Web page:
Nice thread on IndieHackers: "What do you hate most about modern websites?"
Review it and make sure your website doesn't tick too many of these:
slow, popups, dark patterns, autoplay, chat widgets, fake notifications, clickbait, excess animations...
@markosaric i hate that the modern web has failed to enmesh itself. it's still stand-alone sites, the hyperlink is still the most interoperation we tend to get.
i always pictured the web as growing stronger connections between sites, with inter-site apis allowing more and more advanced systems to emerge. but participation has been low. there was such interest, such hope, as systems like OpenSocial were emerging, but we failed to deliver, and the market never noticed or registered the better world we were trying for.
we lack ambition to get ourselves really online, inter-networked. we are treating the internet like a series of tubes, but we could be building something more dynamic & filled with endless potential.
It actually happened, if you go to any "modern" website with uBlock origin, you will notice that almost every site connects to a dozen other sites, to load assets, fonts, scripts etc...
The bad side is that it is horrible for privacy, and that when one thing is down, a lot goes down too.
I think that the model of activitypub is one of the best we can do.
@dreeg yeah yeah. 101% not what i am talking about. this bundle of fear & anxiety & dread you drag to my door is not the same as these older hopes, that there are inter-site apis, that users are in control of, that they can meaningfully bring to bear & deploy as they want to, to remix & wire things together. to weave their own better web.
so few examples who have made it, but so well loved, while they lasted: yahoo pipes, if this then that. and these sites are so explicitly about this intertwingularizing. i'd expected, over time, i'd want to bring & deploy more of my personal preferences & settings to the bulk of sites i visited.
There are lots of user facing inter operations too.
Very few websites host their own videos, most just put an iframe from Youtube.
The same goes for maps and a few other services.
Most major search engines have integrations for a few sites, like wikipedia, and show a little widget on the side, next to search results.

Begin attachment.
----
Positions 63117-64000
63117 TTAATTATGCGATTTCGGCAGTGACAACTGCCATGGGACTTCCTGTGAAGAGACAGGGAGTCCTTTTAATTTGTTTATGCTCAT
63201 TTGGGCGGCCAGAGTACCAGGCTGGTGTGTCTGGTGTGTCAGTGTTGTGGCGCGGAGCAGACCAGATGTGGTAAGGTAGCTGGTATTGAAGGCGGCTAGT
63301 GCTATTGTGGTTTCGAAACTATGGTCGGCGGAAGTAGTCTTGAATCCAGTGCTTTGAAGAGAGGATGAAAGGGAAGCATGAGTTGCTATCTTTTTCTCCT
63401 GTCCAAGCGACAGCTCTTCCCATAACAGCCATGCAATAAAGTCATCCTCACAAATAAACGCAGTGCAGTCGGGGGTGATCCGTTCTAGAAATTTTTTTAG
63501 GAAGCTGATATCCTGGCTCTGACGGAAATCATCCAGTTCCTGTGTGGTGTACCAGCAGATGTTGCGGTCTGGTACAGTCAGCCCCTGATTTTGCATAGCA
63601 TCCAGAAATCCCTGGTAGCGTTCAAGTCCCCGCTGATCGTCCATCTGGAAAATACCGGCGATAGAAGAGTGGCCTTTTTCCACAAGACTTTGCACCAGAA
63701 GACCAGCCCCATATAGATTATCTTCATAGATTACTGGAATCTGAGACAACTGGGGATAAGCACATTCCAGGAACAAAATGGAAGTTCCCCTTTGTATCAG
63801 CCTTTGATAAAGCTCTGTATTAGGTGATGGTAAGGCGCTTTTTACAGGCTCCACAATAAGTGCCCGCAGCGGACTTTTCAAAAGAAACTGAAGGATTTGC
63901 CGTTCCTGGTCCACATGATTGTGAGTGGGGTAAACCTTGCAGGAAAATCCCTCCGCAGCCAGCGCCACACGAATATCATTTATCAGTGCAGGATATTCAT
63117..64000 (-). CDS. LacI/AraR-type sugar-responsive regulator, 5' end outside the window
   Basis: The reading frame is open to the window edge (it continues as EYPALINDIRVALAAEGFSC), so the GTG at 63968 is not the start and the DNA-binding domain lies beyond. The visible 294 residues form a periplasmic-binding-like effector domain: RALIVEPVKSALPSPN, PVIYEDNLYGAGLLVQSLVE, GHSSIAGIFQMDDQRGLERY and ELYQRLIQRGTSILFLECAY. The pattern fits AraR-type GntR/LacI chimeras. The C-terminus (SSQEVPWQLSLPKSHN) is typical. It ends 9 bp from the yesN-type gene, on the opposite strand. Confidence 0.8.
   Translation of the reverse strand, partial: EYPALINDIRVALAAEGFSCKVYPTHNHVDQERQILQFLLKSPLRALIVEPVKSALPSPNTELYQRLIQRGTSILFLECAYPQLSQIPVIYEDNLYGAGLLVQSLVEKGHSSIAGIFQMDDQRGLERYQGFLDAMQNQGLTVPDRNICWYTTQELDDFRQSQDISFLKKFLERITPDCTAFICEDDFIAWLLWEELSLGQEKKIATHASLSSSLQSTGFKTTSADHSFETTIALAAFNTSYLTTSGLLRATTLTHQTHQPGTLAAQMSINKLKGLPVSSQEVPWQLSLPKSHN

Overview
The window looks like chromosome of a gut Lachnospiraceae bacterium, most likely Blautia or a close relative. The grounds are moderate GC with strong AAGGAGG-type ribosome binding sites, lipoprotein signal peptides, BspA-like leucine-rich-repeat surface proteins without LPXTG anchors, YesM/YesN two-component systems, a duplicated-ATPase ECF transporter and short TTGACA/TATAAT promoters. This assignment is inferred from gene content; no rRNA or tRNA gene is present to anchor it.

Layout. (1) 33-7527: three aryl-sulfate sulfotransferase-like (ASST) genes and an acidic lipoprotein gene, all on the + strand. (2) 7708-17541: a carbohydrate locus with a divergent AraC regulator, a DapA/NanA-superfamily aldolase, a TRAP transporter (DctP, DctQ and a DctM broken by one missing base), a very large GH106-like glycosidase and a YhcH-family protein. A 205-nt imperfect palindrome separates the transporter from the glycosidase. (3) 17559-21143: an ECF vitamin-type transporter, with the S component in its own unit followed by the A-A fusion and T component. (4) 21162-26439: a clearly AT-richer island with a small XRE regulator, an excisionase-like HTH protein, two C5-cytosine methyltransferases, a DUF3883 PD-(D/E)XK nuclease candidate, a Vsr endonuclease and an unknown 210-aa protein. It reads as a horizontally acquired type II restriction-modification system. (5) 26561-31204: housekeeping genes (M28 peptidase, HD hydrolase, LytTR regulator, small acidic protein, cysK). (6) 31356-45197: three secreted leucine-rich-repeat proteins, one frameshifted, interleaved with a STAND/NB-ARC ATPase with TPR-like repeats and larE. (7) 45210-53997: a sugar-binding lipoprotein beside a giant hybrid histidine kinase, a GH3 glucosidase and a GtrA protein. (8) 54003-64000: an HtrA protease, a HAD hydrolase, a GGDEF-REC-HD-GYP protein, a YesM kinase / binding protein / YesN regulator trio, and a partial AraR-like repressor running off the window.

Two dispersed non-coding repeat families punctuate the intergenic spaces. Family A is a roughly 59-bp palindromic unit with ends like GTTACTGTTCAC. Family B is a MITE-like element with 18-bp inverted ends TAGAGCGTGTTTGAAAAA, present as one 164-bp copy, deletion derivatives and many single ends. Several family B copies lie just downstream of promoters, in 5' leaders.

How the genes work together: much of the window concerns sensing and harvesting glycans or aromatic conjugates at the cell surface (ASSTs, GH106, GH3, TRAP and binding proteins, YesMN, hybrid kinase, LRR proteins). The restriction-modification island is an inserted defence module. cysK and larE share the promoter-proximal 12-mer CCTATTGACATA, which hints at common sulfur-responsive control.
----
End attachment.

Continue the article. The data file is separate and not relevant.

I've also seen a lot of blogs that use SSG and add something like Disqus to have comments.
@dreeg these are user facing but not at all user agency boosting. none of this is an expression of me the user, bringing some fragment of my identity with me, to enhance & enrich & configure the other places i go. none of this is me driving.
the web needs to do more than what it was programmed to do. that sounds silly, but it's 100% how we were hoping things were going, back before OpenSocial even became. project. that we could figure out how to allow dynamic interoperability, allow users to slot together systems on the web in dynamic ways no one would have predicted.
Giving that much control to the user is most often very hard to do without overwhelming the user.
The simpler the interface, the better.
Let me remind you that very few people actually understand how to do complex tasks with current interfaces: https://www.nngroup.com/articles/computer-skill-levels/
It shouldn't be expected that everyone will configure anything. Most people will always use default settings. It's not because they're dumb, it's just because they don't care.
The ones that do care already can and do customize their experience to get the most out of the web.
You can get quite far with addons, RSS feeds, mail filters etc...
@dreeg users doing everything for themselves & being un-served by a hostile walled garden web that has high-friction & low-cooperation is not the web i wanted. go back to the top, & reflect a little.
i never saw the web as an app delivery platform.
i saw the web as emerging something greater, a place for enmeshing & intertwingularizing. driven by users, for users, promoting users, and their agency. it was going to be in the best interests of websites for them to help us augment our experience on their sites. the loss of such working together, building greater networks of systems, that is what i hate most about the modern website.
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